TV academy changes Emmy award rules on comedies and other shows

Emmy rule changes may shake up TV industry award show

The Emmys are changing award rules on comedies and other categories — and some producers might find the new process nothing to laugh about.

In a switch that set the TV industry abuzz Friday, the Academy of Television Arts & Sciences ruled that for the purposes of the Primetime Emmys, it will now consider comedies to be 30 minutes long, while dramas will be presumed to have one-hour episodes.

This could have a big impact on shows like "Orange Is the New Black" and "Shameless," which have competed in the comedy category even though they are 60 minutes long.

Bruce Rosenblum, chairman of the television academy, emphasized in an interview that the change didn't necessarily mean no more hourlong comedies up for Emmy consideration. Producers can still petition the academy to waive the rule on a case-by-case basis.

"They can absolutely do that," Rosenblum said. "That triggers our industry panel" that will then take up the case. All the rule change does is formalize the process, he added. (This is not a new issue: "Ally McBeal," a one-hour series, won the best comedy series Emmy back in 1999.)

In another change, one that could end up having a big impact on who actually wins an award, the academy greatly expanded the number of members who can vote in the final round. That is where the winner is chosen from a pool of nominees.

In the past, the winner was voted on by a "blue-ribbon panel" of members. But now any member who voted in the nominating round can vote online in the finals, provided that person watches all the submitted material and can vouch that he or she has no personal conflicts of interest.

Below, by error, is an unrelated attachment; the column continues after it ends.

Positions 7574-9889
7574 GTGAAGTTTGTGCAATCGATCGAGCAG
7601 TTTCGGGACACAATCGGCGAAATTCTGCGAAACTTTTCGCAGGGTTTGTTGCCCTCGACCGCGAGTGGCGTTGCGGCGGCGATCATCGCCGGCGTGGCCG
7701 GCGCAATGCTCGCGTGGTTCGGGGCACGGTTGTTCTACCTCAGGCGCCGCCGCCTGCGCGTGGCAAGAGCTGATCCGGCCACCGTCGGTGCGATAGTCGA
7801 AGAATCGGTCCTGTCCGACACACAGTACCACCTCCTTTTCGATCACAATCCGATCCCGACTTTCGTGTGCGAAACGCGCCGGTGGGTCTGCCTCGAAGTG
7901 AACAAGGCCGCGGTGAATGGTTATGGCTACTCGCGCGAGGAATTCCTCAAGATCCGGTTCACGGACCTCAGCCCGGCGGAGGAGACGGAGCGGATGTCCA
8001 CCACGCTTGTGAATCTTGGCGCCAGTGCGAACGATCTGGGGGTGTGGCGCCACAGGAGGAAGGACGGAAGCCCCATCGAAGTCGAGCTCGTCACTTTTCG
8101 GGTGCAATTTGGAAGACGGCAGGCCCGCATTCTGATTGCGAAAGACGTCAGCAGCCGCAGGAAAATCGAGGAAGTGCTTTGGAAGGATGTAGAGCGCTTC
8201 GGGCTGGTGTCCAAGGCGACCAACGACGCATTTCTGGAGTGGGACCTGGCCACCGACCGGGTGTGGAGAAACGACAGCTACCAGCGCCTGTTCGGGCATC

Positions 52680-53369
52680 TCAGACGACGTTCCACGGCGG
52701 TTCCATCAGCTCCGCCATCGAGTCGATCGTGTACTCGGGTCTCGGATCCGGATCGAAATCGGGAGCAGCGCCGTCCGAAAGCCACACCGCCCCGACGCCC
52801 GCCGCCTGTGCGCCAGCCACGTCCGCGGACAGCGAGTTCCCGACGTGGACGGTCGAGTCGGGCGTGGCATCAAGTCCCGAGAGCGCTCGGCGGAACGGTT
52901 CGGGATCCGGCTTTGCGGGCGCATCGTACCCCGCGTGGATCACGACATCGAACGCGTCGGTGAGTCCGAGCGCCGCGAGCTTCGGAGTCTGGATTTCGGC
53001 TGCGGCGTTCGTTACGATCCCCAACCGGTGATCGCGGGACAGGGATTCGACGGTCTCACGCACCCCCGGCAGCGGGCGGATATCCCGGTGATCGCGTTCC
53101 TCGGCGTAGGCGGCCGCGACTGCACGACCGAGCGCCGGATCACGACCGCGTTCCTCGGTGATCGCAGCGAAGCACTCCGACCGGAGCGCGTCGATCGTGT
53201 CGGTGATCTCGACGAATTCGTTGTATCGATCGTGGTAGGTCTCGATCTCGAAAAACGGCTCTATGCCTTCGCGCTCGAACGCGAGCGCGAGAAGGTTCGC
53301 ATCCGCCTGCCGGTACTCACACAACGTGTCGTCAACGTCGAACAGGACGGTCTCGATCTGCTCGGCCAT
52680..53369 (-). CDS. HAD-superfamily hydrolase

That could make the final voting process more democratic and potentially lead to fewer "how did that happen?" upsets.

The best comedy and drama series categories, which now are capped at six nominees apiece, will get bumped up to seven. The academy says the move was necessary "due to the dramatic increase in series production."

"That was an easy decision due to the quality and quantity" of current series, Rosenblum said.

The miniseries category will be changed to "limited series," defined as "programs of two or more episodes ... that tell a complete, non-recurring story, and do not have an ongoing storyline and/or main characters in subsequent seasons." (FX's "American Horror Story" was criticized for pushing an Emmy miniseries bid in 2012.)

The variety series category, which has covered everything from "Saturday Night Live" to "The Daily Show," will be split into two sub-categories, sketch and talk.

Meanwhile, the academy closed a loophole in the "guest actor" category. Now performers must appear in fewer than half the episodes to be eligible.

Some content providers were withholding judgment on the academy's steps. A spokesman for Netflix, which makes "Orange Is the New Black," said it had no comment.

But others hailed the moves.

"Today's announcement reflects the Academy's acknowledgment of the changing landscape of television," Michael Lombardo, president of HBO programming, wrote in a statement. "We applaud their outstanding leadership and initiative in taking these bold steps."

Twitter: @scottcollinsLAT

Copyright © 2016, Los Angeles Times

UPDATE

4:30 p.m.: This post has been updated with a statement from Michael Lombardo, president of HBO programming.

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